This week, I am again forgoing my dad's basement to show something from my maternal side. These 2 pieces of Roseville Pottery belonged to my grandma. She did NOT shove them in the basement or attic, they were out on display ever since I can remember.
No one knows why we have only 1 candle holder, but one guess is that the other broke at my grandfather's card & gift shop and he brought the mate home. That's why my mother has so much no-longer-collectible chipped glassware and pottery, I believe! I don't know the pattern of the candleholder, but it does have the Roseville marking on the bottom.This jardiniere always had aloe growing in it on a table under the picture window. It is in pristine condition, so it either was a gift or someone swiped it from the store when grandpa wasn't looking! The pattern is Freesia. I really love jardinieres, however I don't like this one, I think it's the colors and pattern. Nor do I like the candleholder. Usually I am the sister who appreciates the collectibles from home, but when I said I was going to sell them, my sister grabbed them up and displays them in her dining room. Fine with me if we keep them in the family!
This is all the Roseville we have in our family, but I thought I'd share the history of the company, as well as some pieces I really love, in case any of you have $400-$700 lying around and want to get me one!I'd never seen a double bud vase before! I love the shade of green used in this Foxglove pattern.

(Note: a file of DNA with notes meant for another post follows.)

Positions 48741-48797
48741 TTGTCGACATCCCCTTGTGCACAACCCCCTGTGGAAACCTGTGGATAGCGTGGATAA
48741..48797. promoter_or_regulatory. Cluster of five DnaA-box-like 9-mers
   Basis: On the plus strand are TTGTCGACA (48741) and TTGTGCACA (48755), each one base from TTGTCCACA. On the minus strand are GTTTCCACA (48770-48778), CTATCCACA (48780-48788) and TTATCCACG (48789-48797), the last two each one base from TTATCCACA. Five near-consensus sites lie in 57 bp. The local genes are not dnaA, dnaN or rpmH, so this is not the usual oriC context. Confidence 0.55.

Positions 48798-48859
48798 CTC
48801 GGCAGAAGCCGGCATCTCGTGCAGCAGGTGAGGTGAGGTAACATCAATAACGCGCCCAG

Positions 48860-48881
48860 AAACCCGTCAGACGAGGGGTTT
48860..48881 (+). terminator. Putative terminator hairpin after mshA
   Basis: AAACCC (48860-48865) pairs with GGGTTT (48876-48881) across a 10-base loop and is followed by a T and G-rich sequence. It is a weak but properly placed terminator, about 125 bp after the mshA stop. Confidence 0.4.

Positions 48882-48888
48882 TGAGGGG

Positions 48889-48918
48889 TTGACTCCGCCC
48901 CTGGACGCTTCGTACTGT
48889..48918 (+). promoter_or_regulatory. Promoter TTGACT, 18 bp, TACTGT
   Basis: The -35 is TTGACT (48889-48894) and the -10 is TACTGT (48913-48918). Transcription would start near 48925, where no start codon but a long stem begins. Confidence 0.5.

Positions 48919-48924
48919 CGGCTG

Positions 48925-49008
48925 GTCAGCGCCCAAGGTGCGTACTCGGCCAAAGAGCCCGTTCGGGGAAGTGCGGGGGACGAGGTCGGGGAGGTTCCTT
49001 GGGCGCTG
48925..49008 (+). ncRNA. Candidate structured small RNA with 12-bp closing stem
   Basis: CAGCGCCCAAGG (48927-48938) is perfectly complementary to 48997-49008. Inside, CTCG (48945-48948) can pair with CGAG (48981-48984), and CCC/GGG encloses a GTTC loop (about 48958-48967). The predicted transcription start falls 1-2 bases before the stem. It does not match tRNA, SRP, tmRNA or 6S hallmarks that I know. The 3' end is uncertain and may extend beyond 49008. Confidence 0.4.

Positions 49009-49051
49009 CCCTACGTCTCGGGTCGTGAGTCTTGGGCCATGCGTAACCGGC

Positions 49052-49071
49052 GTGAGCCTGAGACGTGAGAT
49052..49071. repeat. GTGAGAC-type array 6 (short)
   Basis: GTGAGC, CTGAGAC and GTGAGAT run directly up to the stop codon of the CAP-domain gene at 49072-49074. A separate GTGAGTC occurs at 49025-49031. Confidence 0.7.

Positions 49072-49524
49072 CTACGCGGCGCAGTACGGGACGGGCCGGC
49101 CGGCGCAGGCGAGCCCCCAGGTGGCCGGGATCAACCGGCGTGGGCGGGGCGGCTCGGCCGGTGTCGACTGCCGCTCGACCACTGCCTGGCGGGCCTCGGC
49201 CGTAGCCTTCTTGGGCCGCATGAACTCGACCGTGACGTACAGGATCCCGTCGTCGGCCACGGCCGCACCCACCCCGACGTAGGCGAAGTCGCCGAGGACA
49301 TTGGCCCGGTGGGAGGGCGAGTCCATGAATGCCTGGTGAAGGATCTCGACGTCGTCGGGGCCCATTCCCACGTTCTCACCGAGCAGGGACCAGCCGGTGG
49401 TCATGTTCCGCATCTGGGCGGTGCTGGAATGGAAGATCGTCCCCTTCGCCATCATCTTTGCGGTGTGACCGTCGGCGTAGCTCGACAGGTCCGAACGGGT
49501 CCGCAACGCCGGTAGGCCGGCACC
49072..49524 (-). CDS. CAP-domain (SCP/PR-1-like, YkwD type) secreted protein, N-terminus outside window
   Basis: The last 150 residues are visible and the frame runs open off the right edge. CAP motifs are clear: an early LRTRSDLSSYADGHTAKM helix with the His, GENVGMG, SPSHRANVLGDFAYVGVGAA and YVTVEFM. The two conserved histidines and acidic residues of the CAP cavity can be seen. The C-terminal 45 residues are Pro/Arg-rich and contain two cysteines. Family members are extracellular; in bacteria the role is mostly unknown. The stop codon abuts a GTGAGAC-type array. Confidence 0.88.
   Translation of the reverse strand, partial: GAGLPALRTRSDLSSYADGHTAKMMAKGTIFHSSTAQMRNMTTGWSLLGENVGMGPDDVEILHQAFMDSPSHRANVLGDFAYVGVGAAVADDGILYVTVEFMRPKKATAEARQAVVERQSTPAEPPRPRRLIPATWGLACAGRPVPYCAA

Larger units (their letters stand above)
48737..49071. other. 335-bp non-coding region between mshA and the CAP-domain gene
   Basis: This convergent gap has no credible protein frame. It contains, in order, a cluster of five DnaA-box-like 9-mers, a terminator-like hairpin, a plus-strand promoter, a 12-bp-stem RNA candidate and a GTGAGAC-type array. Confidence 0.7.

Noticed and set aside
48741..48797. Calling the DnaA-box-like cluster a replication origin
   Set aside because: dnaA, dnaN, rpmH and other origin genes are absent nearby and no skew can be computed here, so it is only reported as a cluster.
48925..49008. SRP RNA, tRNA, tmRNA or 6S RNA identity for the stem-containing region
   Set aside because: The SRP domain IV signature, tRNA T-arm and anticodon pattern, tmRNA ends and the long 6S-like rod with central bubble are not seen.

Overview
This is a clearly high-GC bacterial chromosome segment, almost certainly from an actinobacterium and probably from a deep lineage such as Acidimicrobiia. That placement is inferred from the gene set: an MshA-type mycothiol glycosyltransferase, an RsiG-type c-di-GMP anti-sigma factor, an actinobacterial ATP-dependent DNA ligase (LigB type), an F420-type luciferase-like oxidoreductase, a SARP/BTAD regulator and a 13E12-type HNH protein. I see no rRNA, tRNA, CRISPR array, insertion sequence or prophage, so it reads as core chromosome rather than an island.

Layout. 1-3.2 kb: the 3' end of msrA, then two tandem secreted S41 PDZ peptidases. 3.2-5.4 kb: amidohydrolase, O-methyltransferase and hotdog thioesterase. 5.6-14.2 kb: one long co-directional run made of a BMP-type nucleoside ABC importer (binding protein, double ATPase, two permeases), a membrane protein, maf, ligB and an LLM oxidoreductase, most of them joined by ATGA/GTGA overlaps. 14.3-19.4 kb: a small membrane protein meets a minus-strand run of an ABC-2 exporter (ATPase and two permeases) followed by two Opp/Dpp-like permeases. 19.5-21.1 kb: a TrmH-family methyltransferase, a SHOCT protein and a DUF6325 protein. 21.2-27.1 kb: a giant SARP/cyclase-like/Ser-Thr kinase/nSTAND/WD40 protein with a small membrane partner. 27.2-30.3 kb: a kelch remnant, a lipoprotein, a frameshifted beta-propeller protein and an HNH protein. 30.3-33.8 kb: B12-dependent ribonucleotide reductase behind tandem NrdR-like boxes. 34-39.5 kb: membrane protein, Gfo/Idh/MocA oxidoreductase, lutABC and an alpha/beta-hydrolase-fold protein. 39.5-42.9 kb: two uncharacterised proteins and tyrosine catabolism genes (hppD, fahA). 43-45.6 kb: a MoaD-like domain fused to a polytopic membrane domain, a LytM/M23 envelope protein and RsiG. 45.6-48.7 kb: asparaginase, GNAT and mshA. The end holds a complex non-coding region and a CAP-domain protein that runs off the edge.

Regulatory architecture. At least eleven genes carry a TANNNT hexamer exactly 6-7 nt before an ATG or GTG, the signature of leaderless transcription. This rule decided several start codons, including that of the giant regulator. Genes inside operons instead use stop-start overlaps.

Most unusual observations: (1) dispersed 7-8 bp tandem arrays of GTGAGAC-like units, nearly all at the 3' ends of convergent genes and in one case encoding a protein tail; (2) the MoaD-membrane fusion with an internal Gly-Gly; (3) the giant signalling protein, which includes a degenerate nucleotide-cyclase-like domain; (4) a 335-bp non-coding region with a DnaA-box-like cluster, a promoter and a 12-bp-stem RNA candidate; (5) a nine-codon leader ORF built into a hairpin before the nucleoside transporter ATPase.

The Roseville Pottery Company was founded in 1890. Roseville originally produced simple utilitarian ware such as flower pots, stoneware, umbrella stands, and other household items. In 1900, Roseville Rozane became the first high quality art pottery line produced by Roseville.
I absolutely adore this jardiniere in the Mostique pattern, a Craftsman style.In the early teens as demand for more expensive, hand-crafted art pottery declined, Roseville Pottery shifted production to more commercially produced pottery. Roseville's ability to adapt to market conditions was one of their greatest attributes as the company was continually able to produce the most popular patterns and styles compared to their immediate competitors.
In 1919, Frank Frerrel and George Krause combined to produce many of today's most popular Roseville patterns including Dahlrose, Rosecraft, Ferella, Sunflower, Blackberry, Cherry Blossom, and Wisteria. Pinecone was introduced in 1935 and became the most successful and highest volume pattern produced during the existence of Roseville pottery. The pattern includes over 75 different shapes in blue, brown, and green.
During WWII, Roseville introduced the patterns Fuchsia, Cosmos, Columbine, White Rose, Bittersweet, and Zephyr Lily. These patterns were considered the best quality art pottery in the market at this time, but it was not enough to save the company and they closed in 1954.
Yet another jardiniere that I like for the simplicity of the Earlam pattern. It would look great in my living room!